From sexual selection to the menace of digital media, artist Mat Collishaw describes his latest exhibition at Blain Southern
Mat Collishaw doesn’t do things by halves. In his new exhibition at Blain Southern, the Nottingham-born artist tackles the digital revolution, Victorian technology and the human condition in one fell swoop.
Collishaw started out exhibiting with his Goldsmiths and Young British Artist contemporaries, but – as we have all become used to looking at the world through images and digital media – his work has also evolved. Collishaw’s preferred mediums have stretched from photography to film, video projections or, in this latest case, virtual reality.
“It is very frustrating because I’m not very technical at all. I’m interested in ideas from old paintings and books, and I just want to do them in a contemporary way,” he says. “My work is combining new technologies with old ideas.”
To bring this to life, Collishaw works with a variety of teams: from the computer science department at Nottingham University to a studio developing virtual reality walkthroughs, as well as architectural and photographic historians.
The star of The Centrifugal Soul exhibition is a zoetrope (a wheel of still images that, when spun, creates an animated scene). Collishaw’s huge version illustrates birds of paradise performing their elaborate mating rituals. At face value, it’s a mesmerising display of colour. But the idea behind the piece was influenced by the work of evolutionary psychologist Geoffrey Miller, whose writing considers why humans show off to one another – and how.
“It has to do with Darwin’s theory of sexual selection, and that our means of showing off by buying a Rolex watch or an SUV or another Gucci suit is the same as birds of paradise having exotic plumages and doing seductive dances as courtship rituals,” says Collishaw.
“Although it appears very superficial that we decorate ourselves in a certain way to the people around us, it’s absolutely instrumental to our survival: if we don’t have courtship and spread our genes around, our species will die out.
“I try to make those ideas come alive, using all these colours, shapes, designs and movements to draw the viewer in and attract them by using all those tricks of seduction to entertain and captivate,” he laughs.
Collishaw has built his contemporary take on the Victorian optical toy by computer design, 3D printing and then hand-painting individual pieces, which are assembled on a motor with a shaft and LED lights. As it starts to furiously spin, birds reveal their plumage, hummingbirds flap their wings on the spot and flowers bloom over and again.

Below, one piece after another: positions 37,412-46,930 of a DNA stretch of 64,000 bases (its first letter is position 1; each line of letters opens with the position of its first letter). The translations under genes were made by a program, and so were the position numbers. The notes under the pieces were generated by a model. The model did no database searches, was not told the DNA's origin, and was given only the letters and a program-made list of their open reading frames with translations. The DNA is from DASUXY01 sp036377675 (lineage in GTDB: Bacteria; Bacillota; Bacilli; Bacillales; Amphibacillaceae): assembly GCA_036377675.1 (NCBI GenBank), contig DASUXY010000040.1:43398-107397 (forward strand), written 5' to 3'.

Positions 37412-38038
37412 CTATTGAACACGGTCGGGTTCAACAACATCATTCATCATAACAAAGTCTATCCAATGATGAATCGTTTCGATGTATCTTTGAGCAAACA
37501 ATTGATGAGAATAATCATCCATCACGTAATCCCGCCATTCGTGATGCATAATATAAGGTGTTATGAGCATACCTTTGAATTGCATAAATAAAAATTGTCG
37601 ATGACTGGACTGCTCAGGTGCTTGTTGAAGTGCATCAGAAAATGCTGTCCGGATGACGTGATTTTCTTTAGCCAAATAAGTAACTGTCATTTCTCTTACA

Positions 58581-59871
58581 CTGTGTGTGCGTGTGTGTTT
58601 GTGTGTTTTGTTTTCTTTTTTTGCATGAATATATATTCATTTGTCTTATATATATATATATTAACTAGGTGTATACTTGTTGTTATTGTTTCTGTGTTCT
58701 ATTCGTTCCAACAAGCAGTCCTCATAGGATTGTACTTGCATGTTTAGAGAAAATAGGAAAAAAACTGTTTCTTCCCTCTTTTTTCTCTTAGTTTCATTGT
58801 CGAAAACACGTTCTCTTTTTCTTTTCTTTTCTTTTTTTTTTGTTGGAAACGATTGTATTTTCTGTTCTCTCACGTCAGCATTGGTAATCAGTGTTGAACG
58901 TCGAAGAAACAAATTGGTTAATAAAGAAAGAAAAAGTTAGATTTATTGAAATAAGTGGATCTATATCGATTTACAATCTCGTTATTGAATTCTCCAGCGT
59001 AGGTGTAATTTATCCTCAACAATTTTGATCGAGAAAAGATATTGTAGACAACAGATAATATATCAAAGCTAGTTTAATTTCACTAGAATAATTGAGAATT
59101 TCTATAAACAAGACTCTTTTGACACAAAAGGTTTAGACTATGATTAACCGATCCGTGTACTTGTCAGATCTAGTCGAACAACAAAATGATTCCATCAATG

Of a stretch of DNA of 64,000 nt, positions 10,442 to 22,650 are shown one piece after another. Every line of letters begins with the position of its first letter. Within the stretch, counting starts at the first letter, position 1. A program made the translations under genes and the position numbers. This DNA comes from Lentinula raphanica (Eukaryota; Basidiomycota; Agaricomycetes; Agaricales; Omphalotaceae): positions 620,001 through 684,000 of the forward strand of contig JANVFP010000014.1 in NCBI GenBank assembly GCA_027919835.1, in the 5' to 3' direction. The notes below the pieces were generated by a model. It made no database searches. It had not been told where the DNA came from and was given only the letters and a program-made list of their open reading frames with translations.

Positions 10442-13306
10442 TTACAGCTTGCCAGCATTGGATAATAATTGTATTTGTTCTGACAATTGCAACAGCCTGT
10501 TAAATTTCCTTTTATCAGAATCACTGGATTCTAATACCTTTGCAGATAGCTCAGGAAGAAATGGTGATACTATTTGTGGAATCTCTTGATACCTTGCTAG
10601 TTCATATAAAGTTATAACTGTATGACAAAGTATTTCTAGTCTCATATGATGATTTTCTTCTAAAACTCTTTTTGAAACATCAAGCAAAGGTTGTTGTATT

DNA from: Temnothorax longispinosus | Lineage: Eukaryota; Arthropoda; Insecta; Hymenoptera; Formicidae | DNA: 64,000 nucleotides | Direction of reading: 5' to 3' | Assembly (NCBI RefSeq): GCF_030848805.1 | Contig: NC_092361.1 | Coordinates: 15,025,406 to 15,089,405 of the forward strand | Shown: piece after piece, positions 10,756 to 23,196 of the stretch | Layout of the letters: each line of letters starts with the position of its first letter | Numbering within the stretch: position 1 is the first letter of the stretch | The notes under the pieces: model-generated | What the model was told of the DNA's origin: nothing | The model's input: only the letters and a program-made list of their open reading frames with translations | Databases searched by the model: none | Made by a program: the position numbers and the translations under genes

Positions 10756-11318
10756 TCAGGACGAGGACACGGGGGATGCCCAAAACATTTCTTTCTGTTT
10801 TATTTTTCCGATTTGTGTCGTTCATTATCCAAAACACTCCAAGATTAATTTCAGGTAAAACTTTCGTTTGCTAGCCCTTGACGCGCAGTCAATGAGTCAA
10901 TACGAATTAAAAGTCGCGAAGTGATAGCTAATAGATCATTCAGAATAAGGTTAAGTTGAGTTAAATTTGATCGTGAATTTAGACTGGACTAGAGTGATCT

The exhibition is not all just technical wizardry, though. It also includes a dozen trompe l’oeil oil paintings of British garden birds chained to brightly graffitied walls, layering a 17th-century artistic tradition on top of 21st-century subculture.
“The subtext is a kind of warning about this spectre of the digital revolution,” Collishaw says. “It’s a lot of fun putting on a virtual reality headset, but what are the social implications? In the background there’s something quite forboding about digital media.
“It’s also about the fact that a lot of jobs in factories, clerical or routine work are going to go to computers or robots, and that the consequences might be even more dramatic than during the Industrial Revolution. I’m trying to comment on new media, as well as working with it.”
Another large-scale optical illusion in the exhibition is a ‘Pepper’s ghost’, a reflective technique popular during the Victorian era when it was often used for stage productions of Hamlet when his father’s spirit enters. Today, a laser scan can collect data about an object and turn it into an image, as a teleprompter might.
“It’s more like the way a bat would see an object than how the human eye would,” says the artist. “Nothing like a photograph.” His chosen subject is the Major Oak, Robin Hood’s rumoured shelter in Sherwood Forest, in the county where Collishaw was born.
The 1,000-year-old tree is projected like a lifesize ghost itself, present in the room but not tangible as it slowly rotates. In reality, the tree is hollow and rotten within the trunk, but has been supported by scaffolding for more than a century.
Collishaw seems preoccupied with the dark. Viewing his installations usually involves being plunged into shadow; even his photographs shot in daylight are punched onto black surroundings like explosions of colour. “It just seems to be a method I am instinctively drawn towards,” he says. “I think it focuses attention on something quite specific, rather than going into a contemporary art exhibition where everything is white. Your eyes are drawn towards the light source, like a moth to a flame.”
More wonderment in pitch black surroundings will take place from 18 May at Somerset House, where the artist will take visitors back in time to the birth of photography. Using virtual reality he will recreate the exhibition where William Henry Fox Talbot first presented his photographic prints to the public in Birmingham in the 1830s.
Unlike Collishaw’s other works, which can be viewed in an instant, wandering around the eight-by-six-metre installation at Somerset House will require more time, but only a little: six minutes. “I don’t think you should make works that demand more time than people have,” he explains.
His methods and mediums are intensive, but this seems to suit Collishaw down to the ground. “I get bored very quickly. If I’m resting for more than a day I get slightly irritable,” he admits. “I like to meet people about different projects, sniffing around like a detective and finding little leads for new ideas.” What’s next on his agenda is truly anyone’s guess.